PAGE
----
By Thomas Richard

President Obama, speaking in Pittsburgh June 2, vowed to find the votes to pass the dead-on-arrival cap-and-tax bill first introduced by Sens. Kerry and Lieberman. The Gulf Coast oil spill, he said, has shown us the need to "aggressively" seek a clean energy future.

Tying the catastrophic oil spill to possible future climate change falls under the dictum of not letting a good crisis go to waste. Even though oil drilling is one of the safest forms of oil extraction, and that deepwater oil drilling is still relatively new and on a continual learning curve, Obama is determined to rip the country off our oil addiction and put everyone in a wind-powered vehicle.

Reiterating his almost obsessive desire to tax us from cradle to grave, Obama stated, "The only way to do that is by finally putting a price on carbon pollution." This despite that the cap-and-tax bill is stuck in the Senate and will remain there as long as public opinion is firmly rooted in reality and keeps saying no to further energy increases.

Realizing he has until November 2010 to get this done, when a mass-exodus of Democrats will likely be leaving Congress by choice or design, Obama is ready to pull a rabbit from his magical hat by reinterpreting the constitution and ramming legislation through. He noted that the House of Representatives had already "passed a climate change bill", which sounds eerily familiar for it was his one-note prelude before passing the Healthcare bill into law.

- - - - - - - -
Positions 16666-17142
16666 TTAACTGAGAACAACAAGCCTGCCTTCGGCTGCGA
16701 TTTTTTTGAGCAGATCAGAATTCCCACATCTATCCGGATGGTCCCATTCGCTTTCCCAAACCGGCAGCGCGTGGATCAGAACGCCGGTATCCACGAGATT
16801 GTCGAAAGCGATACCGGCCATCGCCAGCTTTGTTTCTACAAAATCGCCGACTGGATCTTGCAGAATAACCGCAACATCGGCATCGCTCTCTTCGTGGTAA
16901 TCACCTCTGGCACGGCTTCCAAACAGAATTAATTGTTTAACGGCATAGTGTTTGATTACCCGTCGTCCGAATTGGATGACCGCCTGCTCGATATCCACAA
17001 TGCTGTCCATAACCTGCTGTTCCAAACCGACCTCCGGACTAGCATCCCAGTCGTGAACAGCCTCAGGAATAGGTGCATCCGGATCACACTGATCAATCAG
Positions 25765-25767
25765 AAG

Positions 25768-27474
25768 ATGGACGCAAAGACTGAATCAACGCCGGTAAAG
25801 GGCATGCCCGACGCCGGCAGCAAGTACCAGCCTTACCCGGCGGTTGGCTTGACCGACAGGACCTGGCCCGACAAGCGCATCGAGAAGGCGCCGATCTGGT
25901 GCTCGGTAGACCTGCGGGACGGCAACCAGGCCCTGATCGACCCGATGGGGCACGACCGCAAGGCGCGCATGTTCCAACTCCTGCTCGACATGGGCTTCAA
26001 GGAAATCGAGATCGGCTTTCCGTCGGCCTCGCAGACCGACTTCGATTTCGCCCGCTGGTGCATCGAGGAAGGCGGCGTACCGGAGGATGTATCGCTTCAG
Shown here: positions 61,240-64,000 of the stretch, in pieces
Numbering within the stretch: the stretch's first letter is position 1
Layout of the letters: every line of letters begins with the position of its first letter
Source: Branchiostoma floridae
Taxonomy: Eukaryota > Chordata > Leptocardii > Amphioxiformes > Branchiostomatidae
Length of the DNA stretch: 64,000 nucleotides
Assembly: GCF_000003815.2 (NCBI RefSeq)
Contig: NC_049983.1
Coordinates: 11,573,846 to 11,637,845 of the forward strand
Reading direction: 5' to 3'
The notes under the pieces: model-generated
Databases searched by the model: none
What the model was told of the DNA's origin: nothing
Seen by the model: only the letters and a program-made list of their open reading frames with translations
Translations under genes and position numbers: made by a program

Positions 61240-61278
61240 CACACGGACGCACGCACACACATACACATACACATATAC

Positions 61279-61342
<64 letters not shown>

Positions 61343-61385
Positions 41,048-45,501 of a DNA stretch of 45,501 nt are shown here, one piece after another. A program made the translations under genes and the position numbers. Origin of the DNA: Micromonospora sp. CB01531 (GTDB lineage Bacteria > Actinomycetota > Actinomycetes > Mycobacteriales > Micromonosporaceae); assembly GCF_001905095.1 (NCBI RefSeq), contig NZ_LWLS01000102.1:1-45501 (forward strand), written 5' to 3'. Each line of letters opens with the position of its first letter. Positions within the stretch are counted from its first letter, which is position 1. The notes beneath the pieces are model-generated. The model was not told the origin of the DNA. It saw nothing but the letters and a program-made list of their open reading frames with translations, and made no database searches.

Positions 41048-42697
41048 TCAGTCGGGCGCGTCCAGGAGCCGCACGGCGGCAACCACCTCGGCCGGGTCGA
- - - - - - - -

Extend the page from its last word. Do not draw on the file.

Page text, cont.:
"The next generation will not be held hostage to energy sources from the last century," said Obama. As survey after survey has shown, no one is in the throes of Stockholm syndrome or inclined to pay more for unreliable "clean" energy. The combustion engine brought many in the world out of poverty and ushered in an age of unfathomable invention and non-linear thinking.

The only persons whining about our use of fossil fuel, and doing it loudly and unsparingly, are narrow-minded politicians, Pollyanna-ish green-gooders, and environmental religious groups. Dogma has now replaced science; rhetorical flourishes have now replaced sound judgment.

Sadly, Obama is already saying that the Gulf oil disaster could be the result of "human error -- or corporations taking dangerous shortcuts that compromised safety." If this sounds like the TV show Jeopardy, it's because Obama created a presidential commission to find the answer. Will anyone be surprised if the commission's results are an Obama-styled self-fulfilling prophesy?

Keep in mind that this disaster happened under Obama's watch. The people in charge of the Minerals Management Service (MMS), which oversees offshore oil drilling and royalties, is run by Interior Secretary Ken Salazar, an Obama appointee. If Salazar was unable to clean up the MMS's cozy relationship with the oil companies, and do it in a timely fashion since he was appointed, then Salazar should be quickly dispersed.